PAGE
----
I don't think that makes me a bad person. Does it?

Rating for Style: B+
Rating for Substance: A-

 

Image Transfer

 One
Aspect Ratio1.33:1 - Full Frame
Original Aspect Ratioyes
Anamorphicno


Image Transfer Review: All eight episodes are presented in their original 1.33:1 fullframe aspect ratio. The transfers are strong, and though color levels vary somewhat, in general they're bright, with no smearing. On par with most TV-on-DVD titles.

Image Transfer Grade: B

 

Audio Transfer

 LanguageRemote Access
DS 2.0Englishyes


Audio Transfer Review: Audio is 2.0 English stereo, and it's a good, if unremarkable, mix, offering clean voices and moderate directionality with regard to music cues. It's the music beds that have the widest range, giving the mix a broader feel. Pleasant and simple.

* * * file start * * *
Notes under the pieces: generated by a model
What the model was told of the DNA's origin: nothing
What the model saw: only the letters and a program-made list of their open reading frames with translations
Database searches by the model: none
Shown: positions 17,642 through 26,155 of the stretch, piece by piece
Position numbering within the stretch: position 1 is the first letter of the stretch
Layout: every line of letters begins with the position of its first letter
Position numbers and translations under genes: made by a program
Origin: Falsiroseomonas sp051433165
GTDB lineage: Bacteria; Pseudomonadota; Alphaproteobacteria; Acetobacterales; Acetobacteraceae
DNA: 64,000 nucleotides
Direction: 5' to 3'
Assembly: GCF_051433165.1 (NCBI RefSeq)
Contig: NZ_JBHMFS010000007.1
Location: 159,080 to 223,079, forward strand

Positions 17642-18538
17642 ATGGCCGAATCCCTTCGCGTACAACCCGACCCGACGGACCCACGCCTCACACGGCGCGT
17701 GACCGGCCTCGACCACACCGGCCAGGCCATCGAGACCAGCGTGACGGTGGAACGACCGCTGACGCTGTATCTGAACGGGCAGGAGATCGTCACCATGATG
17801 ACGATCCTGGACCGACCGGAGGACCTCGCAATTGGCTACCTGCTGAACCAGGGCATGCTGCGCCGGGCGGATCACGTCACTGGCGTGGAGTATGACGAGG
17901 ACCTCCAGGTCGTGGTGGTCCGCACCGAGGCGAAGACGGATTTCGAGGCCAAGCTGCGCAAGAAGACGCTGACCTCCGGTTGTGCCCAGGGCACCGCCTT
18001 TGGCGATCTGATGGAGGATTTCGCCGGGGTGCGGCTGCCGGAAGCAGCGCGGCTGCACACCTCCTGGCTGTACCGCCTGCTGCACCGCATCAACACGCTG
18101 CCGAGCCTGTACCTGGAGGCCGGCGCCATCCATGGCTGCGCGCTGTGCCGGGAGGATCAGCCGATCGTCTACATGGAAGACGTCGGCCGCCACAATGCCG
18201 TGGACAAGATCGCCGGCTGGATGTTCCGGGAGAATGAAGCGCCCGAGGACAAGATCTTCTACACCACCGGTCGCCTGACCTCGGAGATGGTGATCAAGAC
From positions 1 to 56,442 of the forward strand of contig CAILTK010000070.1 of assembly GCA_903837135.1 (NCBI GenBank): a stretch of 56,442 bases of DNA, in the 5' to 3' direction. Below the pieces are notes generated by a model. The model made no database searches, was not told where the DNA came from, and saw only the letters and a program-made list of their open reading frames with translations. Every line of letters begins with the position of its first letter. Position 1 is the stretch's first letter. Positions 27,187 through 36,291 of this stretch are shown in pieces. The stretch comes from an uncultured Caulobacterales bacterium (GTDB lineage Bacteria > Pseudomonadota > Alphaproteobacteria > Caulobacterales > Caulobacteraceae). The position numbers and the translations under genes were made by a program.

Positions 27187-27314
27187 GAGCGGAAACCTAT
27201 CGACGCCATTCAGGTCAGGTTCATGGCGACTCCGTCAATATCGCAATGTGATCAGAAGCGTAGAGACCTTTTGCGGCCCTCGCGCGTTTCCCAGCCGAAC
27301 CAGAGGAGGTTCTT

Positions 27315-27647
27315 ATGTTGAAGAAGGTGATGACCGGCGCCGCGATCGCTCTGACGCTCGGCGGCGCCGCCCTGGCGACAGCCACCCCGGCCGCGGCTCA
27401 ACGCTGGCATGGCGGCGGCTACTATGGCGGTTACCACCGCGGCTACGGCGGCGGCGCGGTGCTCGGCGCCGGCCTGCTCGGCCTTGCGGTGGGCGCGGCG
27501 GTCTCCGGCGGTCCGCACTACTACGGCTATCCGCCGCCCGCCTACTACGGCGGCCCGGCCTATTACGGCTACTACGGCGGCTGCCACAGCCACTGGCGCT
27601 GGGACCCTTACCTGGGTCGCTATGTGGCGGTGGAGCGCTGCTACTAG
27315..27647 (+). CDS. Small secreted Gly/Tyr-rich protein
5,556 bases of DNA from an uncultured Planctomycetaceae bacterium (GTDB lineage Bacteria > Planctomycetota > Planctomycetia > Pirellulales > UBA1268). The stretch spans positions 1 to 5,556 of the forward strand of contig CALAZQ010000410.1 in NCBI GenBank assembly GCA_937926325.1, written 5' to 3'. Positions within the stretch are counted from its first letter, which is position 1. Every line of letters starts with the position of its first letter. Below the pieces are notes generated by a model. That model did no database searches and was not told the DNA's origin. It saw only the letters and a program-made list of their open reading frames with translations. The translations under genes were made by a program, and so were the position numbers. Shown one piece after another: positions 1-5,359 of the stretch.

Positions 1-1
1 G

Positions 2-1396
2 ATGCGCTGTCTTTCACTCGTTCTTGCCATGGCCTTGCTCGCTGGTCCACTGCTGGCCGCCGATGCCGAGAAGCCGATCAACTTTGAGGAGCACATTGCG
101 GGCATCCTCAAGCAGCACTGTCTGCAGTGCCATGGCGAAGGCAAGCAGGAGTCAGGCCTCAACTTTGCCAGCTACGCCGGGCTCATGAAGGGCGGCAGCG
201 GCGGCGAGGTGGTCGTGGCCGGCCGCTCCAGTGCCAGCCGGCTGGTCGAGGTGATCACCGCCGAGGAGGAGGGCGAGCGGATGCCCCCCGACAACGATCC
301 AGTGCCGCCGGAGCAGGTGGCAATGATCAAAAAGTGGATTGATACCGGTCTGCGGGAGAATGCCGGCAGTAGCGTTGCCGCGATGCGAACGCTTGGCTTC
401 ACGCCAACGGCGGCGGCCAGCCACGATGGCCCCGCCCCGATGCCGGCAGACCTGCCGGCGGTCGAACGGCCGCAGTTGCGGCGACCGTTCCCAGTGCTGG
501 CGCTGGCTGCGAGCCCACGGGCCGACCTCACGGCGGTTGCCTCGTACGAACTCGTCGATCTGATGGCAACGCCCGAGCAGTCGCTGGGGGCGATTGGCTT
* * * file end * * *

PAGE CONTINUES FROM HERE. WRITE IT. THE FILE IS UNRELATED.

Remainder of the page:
Audio Transfer Grade: B

 

Disc Extras

Animated menu with music
Scene Access with 8 cues and remote access
4 Other Trailer(s) featuring Beavis and Butthead, Jackass: The Box Set, Wildboyz, Viva La Bam!: Complete Seasons 4 & 5
7 Featurette(s)
4 Feature/Episode commentaries by Screamin' Steven Jay Hawkins, Dick Gregory, PFFR, Gordon Lish
Packaging: Gladiator style 2-pack
Picture Disc
2 Discs
2-Sided disc(s)
Layers: dual

Extra Extras:
  1. Poster
Extras Review: The bizarreness continues with the packaging, with a slipcase featuring some three-dimensional hair on the cartoon girl on the cover. Flip open the hinged cover, and the hair is the pubic region of Chauncey the puppet, who is stretched out centerfold-style. A poster is also included, which is a variation on the kitty-dangling-from-a-branch "Hang In There" variety, only this time with Chauncey the puppet wearing an "I Hate Homework" shirt and carrying a hangmen's noose.